WALKING

He walks slowly, with a stoop, born of time or knowledge of a world that has seeped away. He smiles, but you cannot tell if it is at the worm slowly crossing the sidewalk, or the young woman pulling on the leash of her far too large dog. He could walk this route with his eyes closed, has done so to prove a point, but he knows he might hit someone. That happens when his eyes are open, given his stoop. He has become a student of shoes, and in summer, of feet. He can tell a great deal about a person by her feet. He prefers women’s feet. They care and it shows. He’s amazed how calloused and dirty men’s feet often are, as if washing them was always going to be an afterthought. He knows the day is coming when he will no longer be able to walk. When that day comes, he hopes they will just put him in a pine box and not wrap him in a blanket and wheel him around, swabbing the drool from his chin. He was a baby once, and it wasn’t a pleasant experience that time either.

 

HELL’S PRISONER

I am pressed into a seat
that would conform only
to the body of some alien creature,
or so it seems, for hours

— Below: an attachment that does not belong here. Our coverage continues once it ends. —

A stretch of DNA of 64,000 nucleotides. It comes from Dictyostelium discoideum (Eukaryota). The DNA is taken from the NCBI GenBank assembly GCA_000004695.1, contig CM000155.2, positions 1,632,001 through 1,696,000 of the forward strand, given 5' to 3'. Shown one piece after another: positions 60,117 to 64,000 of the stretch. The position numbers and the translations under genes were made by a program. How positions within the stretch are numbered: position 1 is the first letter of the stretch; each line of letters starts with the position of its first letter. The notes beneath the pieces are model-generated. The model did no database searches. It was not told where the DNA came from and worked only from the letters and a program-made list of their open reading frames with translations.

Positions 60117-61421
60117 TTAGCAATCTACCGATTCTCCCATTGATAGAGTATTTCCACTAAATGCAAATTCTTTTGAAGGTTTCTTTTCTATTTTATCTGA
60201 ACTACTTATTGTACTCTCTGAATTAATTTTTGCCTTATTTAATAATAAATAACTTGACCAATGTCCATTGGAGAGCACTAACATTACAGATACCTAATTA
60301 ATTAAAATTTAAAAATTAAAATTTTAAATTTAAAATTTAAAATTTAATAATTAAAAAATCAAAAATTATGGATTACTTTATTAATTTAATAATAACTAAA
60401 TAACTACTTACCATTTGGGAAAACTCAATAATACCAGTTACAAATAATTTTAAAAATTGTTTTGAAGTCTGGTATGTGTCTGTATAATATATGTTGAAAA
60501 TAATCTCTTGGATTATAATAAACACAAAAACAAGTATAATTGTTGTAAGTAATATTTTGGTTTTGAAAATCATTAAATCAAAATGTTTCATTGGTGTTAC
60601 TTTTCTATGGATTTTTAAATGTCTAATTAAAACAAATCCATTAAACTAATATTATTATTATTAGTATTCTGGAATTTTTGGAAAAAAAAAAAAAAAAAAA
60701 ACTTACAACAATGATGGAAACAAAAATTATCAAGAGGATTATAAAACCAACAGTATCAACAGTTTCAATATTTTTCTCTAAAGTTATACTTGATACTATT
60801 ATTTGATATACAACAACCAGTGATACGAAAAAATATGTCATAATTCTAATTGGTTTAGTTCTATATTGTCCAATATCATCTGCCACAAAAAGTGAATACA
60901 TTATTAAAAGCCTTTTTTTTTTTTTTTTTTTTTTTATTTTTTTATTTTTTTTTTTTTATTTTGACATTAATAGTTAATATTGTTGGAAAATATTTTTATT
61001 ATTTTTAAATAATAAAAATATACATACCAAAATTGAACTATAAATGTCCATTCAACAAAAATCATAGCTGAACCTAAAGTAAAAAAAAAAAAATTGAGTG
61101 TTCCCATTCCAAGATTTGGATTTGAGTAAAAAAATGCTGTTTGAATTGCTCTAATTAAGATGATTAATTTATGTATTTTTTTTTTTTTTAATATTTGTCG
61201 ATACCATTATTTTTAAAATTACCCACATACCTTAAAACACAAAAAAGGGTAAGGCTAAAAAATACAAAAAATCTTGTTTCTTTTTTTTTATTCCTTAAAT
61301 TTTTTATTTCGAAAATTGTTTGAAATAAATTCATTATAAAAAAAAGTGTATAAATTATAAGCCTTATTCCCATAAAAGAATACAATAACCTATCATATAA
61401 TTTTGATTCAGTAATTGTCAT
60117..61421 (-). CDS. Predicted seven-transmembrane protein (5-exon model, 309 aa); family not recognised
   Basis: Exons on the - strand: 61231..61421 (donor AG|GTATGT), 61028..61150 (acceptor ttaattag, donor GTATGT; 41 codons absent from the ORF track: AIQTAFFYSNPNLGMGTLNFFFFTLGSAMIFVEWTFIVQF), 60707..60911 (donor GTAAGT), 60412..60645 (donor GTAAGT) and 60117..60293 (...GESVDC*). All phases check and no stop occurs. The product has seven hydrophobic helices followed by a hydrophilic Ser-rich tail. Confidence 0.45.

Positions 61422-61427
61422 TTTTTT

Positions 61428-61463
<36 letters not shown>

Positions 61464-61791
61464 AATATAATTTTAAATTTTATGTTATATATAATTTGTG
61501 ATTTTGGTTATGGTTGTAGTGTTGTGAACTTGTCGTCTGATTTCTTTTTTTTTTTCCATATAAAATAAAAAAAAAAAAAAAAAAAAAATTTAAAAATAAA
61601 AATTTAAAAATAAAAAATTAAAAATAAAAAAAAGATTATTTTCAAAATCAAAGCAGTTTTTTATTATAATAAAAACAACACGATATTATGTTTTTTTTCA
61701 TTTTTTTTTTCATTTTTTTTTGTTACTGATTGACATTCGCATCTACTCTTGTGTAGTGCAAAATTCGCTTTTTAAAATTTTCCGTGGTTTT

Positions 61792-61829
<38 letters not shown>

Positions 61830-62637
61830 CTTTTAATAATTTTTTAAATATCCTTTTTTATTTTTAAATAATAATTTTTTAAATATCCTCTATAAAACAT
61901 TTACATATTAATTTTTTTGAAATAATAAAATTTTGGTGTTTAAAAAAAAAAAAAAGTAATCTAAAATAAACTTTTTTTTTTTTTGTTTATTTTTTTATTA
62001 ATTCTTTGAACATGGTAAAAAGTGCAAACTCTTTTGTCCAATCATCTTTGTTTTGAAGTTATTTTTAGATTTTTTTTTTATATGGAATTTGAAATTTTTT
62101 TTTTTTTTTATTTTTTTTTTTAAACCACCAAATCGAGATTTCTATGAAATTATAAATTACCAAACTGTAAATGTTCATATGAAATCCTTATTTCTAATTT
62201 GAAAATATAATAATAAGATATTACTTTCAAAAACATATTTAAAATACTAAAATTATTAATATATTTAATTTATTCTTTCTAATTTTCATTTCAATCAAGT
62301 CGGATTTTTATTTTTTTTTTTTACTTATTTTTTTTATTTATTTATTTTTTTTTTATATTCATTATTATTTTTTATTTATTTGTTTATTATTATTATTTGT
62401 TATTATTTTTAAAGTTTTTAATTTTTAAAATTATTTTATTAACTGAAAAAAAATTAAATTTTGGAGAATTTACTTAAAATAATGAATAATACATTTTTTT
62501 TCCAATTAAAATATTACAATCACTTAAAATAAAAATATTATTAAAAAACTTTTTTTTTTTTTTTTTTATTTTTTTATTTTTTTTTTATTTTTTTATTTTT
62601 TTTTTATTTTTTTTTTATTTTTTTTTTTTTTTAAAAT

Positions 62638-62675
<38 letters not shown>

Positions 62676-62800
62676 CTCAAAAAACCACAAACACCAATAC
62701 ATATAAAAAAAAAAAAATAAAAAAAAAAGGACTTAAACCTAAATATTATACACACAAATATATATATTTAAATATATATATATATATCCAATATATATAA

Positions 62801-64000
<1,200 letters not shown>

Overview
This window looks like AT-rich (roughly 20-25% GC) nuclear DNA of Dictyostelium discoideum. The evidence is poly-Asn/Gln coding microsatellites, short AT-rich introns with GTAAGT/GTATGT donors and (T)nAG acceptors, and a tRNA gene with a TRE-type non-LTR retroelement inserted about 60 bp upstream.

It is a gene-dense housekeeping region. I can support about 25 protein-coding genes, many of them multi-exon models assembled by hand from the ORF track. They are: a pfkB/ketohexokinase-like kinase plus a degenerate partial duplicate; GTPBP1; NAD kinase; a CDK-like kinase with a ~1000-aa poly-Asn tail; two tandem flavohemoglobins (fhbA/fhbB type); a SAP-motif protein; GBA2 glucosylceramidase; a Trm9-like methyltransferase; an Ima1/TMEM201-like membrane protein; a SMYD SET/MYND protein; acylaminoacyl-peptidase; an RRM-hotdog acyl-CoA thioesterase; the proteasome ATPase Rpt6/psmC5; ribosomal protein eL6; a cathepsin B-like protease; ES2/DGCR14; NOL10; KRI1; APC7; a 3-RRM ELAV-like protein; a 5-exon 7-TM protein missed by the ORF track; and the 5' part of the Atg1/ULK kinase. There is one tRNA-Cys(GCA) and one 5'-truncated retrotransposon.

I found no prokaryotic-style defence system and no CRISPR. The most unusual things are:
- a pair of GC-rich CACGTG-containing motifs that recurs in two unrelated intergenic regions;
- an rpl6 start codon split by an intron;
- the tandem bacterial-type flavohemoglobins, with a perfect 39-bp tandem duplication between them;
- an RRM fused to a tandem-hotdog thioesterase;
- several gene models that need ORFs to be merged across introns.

into a flight that increasingly
seems eternal, particularly for the baby
two rows back, who, like me
would much rather be anywhere else.
The crew dims the cabin lights
the universal indicator of “Don’t
think of bothering us, we fed you
and will give you a snack in the morning,
only if you behave, so
off to sleep with you all.”
As my back and neck rebel, I
remind myself it could be far worse,
the food poisoned, perhaps, not
merely inedible, for this, despite
appearances, is only the second ring of hell.

THANKFUL

She said I should be thankful that I am not a rice farmer. She said that I should be thankful that I am not over seven feet tall, and not  less than four feet eight inches, although she concedes that four feet nine would not be  cause for celebration. She says I should be thankful I was not dropped on my head as a baby. I am thankful for all of these things, and for her, for she saves me countless hours remember things for which I probably should be thankful.

THANKS

She said I should be thankful that I am not
a rice farmer. She said that I should be thankful
that I am not over seven feet tall, and not
less than four feet eight inches, although she
concedes that four feet nine would not be
cause for celebration. She says I should be thankful
I was not dropped on my head as a baby. I am thankful
for all of these things, and for her, for she
saves me countless hours remembering things for which
I probably should be thankful.

THANKFUL

She said I should be thankful
that I am not a rice farmer.
She said that I should be thankful
that I am not over
seven feet tall, and not
less than four feet
eight inches, although she
concedes that four feet nine
would not be cause for celebration.
She says I should be thankful
I was not dropped
on my head as a baby.
I am thankful
for all of these things,
and for her, for she
saves me countless hours
remember things for which
I probably should be thankful.